any DoD representative at any location so that his status may be
gauged. Applicant’s letter is at Exhibit G.
THE BOARD CONCLUDES THAT:
1. The applicant has exhausted all remedies provided by existing
law or regulations.
2. The application was timely filed.
3. Insufficient relevant evidence has been presented to
demonstrate the existence of error or injustice with respect to
the applicant’s requests for the award of the Military
Outstanding Volunteer Service Medal, his Evaluation Performance
Report for the period ending 3 December 2001 be corrected to
reflect “highly skilled writer and communicator,” promotion to
senior airman, the narrative reason for his separation be changed
to “Post Traumatic Stress Disorder,” and his records be changed
to reflect his full name is Andrew Patrick David George Everett.
We took careful notice of the applicant’s complete submission in
judging the merits of the case. His contentions in this regard
were noted; however, in our opinion, the Air Force offices of
primary responsibility have adequately addressed these
contentions. We are in agreement with their assessments and
adopt their findings as the basis for our conclusion that the
applicant has failed to sustain his burden to demonstrate the
existence of error or injustice. Therefore, in the absence of
evidence to the contrary, we find no basis to grant relief.
4. In regard to the applicant’s request that his DD Form 214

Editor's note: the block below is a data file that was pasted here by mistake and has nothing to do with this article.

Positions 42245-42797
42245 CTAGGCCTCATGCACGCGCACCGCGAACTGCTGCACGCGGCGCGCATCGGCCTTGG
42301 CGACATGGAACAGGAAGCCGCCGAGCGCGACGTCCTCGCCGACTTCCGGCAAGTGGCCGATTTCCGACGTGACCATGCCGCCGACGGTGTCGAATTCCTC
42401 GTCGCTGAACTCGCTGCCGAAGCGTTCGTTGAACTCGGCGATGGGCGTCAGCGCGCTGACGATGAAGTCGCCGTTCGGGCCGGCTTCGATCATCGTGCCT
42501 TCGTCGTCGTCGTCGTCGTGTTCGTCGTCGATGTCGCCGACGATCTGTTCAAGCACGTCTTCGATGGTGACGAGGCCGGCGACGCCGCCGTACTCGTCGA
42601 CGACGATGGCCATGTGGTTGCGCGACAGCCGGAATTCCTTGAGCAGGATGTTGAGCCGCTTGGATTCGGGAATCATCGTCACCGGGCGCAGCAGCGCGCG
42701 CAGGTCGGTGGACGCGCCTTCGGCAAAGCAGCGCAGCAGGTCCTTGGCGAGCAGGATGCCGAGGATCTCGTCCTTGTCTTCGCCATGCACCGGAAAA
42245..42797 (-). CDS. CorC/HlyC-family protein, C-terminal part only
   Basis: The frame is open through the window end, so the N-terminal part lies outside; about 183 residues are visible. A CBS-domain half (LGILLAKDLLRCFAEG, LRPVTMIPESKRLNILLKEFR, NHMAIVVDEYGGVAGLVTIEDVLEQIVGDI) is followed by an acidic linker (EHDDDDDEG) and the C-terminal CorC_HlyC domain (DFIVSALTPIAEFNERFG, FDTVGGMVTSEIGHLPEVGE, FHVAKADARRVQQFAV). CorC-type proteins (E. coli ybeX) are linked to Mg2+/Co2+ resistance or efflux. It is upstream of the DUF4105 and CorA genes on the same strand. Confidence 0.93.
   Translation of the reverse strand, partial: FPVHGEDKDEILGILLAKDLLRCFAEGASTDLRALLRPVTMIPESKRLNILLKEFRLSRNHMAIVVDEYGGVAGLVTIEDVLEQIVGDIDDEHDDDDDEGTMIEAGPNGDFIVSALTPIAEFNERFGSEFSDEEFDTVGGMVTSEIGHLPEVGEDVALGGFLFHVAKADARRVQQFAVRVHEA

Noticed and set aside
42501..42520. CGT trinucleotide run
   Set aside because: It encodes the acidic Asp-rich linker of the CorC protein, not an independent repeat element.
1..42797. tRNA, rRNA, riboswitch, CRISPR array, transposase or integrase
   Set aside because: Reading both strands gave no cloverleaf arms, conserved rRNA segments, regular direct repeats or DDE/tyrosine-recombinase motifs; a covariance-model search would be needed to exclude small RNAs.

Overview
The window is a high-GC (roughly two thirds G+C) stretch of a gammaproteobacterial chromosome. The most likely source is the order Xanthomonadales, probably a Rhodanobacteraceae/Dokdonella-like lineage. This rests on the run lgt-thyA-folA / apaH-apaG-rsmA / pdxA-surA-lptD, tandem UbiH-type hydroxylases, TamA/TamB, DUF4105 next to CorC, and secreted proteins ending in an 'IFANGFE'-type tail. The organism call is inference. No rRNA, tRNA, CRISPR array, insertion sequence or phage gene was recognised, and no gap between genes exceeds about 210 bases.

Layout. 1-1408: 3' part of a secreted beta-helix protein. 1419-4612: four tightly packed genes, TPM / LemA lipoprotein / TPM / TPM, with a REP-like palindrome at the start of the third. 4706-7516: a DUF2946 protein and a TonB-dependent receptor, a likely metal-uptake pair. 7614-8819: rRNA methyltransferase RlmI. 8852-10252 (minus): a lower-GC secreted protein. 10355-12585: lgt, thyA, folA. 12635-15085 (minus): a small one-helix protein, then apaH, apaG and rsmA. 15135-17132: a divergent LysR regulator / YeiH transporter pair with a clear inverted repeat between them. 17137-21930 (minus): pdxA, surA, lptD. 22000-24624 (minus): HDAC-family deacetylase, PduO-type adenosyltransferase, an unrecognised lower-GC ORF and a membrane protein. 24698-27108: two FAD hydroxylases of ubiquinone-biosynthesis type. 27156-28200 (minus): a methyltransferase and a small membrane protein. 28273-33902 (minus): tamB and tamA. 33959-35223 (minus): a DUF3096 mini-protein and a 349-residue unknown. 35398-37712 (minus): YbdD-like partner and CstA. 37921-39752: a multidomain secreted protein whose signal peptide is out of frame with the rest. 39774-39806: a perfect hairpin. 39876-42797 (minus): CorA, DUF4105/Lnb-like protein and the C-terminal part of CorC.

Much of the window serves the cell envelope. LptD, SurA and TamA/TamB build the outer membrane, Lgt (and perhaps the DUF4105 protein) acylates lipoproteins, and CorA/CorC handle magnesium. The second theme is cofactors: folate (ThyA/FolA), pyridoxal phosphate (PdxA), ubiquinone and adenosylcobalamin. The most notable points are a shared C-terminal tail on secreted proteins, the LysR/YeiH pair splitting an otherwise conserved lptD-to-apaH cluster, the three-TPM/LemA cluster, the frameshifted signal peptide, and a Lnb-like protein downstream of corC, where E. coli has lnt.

reflect the National Defense Service Medal and his completion of
the Joint Combat Operations Course, we note he was advised by the
Air Force Personnel Center that a correction to his DD Form 214
would be accomplished to reflect these requests. With regard to
his request for award of the Air Force Good Conduct Medal, on
12 December 2003, the applicant withdrew this request.
Therefore, action by this Board on these requests is not
THE BOARD DETERMINES THAT:
The applicant be notified that the evidence presented did not
demonstrate the existence of probable material error or
injustice; that the application was denied without a personal
appearance; and that the application will only be reconsidered
upon the submission of newly discovered relevant evidence not
considered with this application.
The following members of the Board considered this application in
Executive Session on 14 October 2004, under the provisions of AFI
Mr. Thomas S. Markiewicz, Chair
Mr. John B. Hennessey, Member
Mr. Alan A. Blomgren, Member
The following documentary evidence was considered for AFBCMR
Docket Number 03-03033:
Exhibit A. DD Form 149, dated 9 Sep 03, w/atchs.
Exhibit B. Applicant's Master Personnel Records.
Exhibit C. Letter, AFPC/DPPPWB, dated 19 Feb 04.
Exhibit D. Letter, BCMR Medical Consultant, dated 2 Jul 04.
Exhibit E. Letter, AFPC/DPPPE, undated.
Exhibit F. Letter, SAF/MRBR, dated 30 Jul 04.
Exhibit G. Letter, Applicant, dated 25 Aug 04 w/atch.
Exhibit H. Letter, Applicant, dated 28 Aug 04.
THOMAS S. MARKIEWICZ